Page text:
Protecting Our State Courts to Fight Gerrymandering

Protecting Our State Courts to Fight Gerrymandering - Proteus Fund

In last Thursday’s Rucho v. Common Cause, the US Supreme Court held that “partisan gerrymandering claims present political questions beyond the reach of the federal courts.” While much of the media coverage has rightly pointed to the Court’s abdication of federal judicial responsibility on the matter, it is important to remember that one judicial venue remains for redistricting cases: state courts.

In fact, the majority opinion noted: “Provisions in state statutes and state constitutions can provide standards and guidance for state courts to apply.” This underscores the critical importance of protecting the independence, integrity and overall fairness of state court systems, especially state supreme courts. 

Consider the following states, discussed in the ruling:

  • Pennsylvania is one of 26 states that has a constitutional clause that affirms “free and equal elections” or “free and open elections” (or similar language). This language is important in the battle for fair districts and served as a basis for the Pennsylvania Supreme Court’s 2018 ruling on redistricting. It is important to remember, however, that following the ruling, members of the legislature initially refused to comply with an order to hand over maps, and bills were even filed to impeach some of the justices as a direct reprisal just because the state house disagreed with the ruling. Piper and our allies immediately responded, drawing attention to the threat to the state’s separation of powers and its dire consequences for long-term judicial independence. In the end, the legislature complied with the ruling and the judges were not impeached.
  • The Rucho v. Common Cause ruling also pointed towards Florida—the only state with language specifically geared towards redistricting in its constitution that prohibits maps from being “drawn with the intent to favor or disfavor a party or incumbent.” (Article 3, Section 20 (a)). In fact, in League of Women Voters v. Detzner, the Florida Supreme Court determined the maps were the product of unconstitutional political gerrymandering. During the special session to redraw the map, some members of the legislature called out the need for court “reforms”, which would have diluted the power of the state judiciary. Piper’s grantees Progress Florida, SAVE, and Mi Familia Vota-FL are all actively working on improving Florida’s judicial selection system to insulate the courts from partisan attacks.
  • In Michigan, a court ruling against extreme gerrymandering pointed to a constitutional amendment approved by Michigan voters in November 2018 that created multimember commissions “responsible in whole or in part for creating and approving district maps for congressional and state legislative districts.” While this decision is cause for celebration, the opinion failed to mention that having the question on the ballot in Michigan was itself challenged in state court. And, when the Michigan Supreme Court ruled that the question could be on the ballot, its members were attacked. As noted in this Brennan Center blog post, “… a prominent Republican threatened the party would withdraw support for [Justice ] Clement, herself a Republican, if she voted against the party’s interests in a case about a redistricting ballot measure. After Clement voted against the party’s interests, party members distributed flyers opposing her at the party convention, where she was endorsed over a chorus of boos and omitted her name from campaign materials.” Despite those attacks, Clement retained her seat.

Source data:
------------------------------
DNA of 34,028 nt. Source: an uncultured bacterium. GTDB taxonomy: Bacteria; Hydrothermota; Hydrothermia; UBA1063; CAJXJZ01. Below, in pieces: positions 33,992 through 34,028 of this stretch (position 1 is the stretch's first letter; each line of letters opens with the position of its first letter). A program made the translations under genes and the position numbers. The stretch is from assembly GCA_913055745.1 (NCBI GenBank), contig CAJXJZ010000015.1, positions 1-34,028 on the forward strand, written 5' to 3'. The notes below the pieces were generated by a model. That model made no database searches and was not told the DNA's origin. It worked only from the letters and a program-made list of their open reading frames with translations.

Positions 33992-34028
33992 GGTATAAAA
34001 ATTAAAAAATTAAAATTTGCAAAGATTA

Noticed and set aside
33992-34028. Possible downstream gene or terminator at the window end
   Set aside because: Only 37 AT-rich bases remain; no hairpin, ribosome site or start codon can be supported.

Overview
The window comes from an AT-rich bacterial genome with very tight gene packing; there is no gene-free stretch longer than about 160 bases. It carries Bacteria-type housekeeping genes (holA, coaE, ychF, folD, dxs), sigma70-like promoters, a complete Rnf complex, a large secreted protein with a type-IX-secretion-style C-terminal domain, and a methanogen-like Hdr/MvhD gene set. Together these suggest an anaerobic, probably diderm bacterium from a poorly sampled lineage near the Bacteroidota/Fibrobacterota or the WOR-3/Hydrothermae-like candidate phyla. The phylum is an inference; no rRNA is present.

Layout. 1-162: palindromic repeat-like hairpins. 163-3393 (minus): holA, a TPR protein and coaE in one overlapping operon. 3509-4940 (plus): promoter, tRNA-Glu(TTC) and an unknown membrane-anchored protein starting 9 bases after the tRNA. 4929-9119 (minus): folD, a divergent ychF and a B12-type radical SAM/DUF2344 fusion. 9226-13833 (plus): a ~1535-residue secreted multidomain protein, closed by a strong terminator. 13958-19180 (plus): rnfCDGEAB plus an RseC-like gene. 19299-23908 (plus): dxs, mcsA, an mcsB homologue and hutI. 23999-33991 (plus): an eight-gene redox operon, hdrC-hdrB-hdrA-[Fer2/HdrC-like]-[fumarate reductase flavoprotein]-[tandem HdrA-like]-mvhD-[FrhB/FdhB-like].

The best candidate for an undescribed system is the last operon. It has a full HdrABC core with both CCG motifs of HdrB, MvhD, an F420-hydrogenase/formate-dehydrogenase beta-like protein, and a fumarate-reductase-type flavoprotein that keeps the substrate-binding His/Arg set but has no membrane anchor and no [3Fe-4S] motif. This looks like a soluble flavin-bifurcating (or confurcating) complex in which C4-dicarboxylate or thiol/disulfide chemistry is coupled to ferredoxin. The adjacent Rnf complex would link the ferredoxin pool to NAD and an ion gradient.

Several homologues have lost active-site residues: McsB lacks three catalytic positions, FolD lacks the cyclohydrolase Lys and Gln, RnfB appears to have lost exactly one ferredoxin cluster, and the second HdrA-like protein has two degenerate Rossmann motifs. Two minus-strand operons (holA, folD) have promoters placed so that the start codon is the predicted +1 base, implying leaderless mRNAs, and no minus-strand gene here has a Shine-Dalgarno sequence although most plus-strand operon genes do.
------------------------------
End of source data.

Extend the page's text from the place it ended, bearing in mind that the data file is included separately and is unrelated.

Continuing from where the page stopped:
North Carolina is one of the states that brought the Rucho case forward. It also has experienced relentless attacks against judicial independence. Piper grantee, North Carolina Voters for Clean Elections, issued this statement about the ruling:

“This case signals why state courts are so important. North Carolina fought to protect state courts from the same special interest and big-money that long ago captured Washington DC and many state legislatures. There is still hope in North Carolina because of the investment and broad bipartisan campaign to protect judicial independence from a devious plot to hack, crack and pack North Carolina’s state courts in preparation for 2021 redistricting lawsuits and cementing power for another decade.”

All of these cases illustrate that in order to have fair, truly representative districts, we must have fair courts. Unfortunately, with the US Supreme Court abandoning its oversight of political gerrymandering to state supreme courts, we are certain that there will be an escalation of attacks against entire courts and individual justices, similar to the examples above.

Piper and its allies have been engaged in responding to similar attacks and pushing for proactive reforms to insulate the courts from being politicized or controlled by moneyed interests. In fact, just two weeks ago, we brought together nearly 80 leaders from over 20 states to highlight the attacks against the courts and to discuss strategies to push for proactive reform. Additionally, through scenarios, we highlighted the connections between issues—including redistricting—and judicial independence.

Finally, the Rucho ruling itself is a call to action and one that we know many funders and advocates are already engaged in. If you are actively funding redistricting reform or judicial independence, your support is making a critical difference. If you can consider funding this area or are interested in collaborating with Piper around our work to protect the courts, please reach out to me, Kathy, or to our Program Director Melissa Spatz; we all need to work together toward the shared goal of creating a healthy democracy that works for all.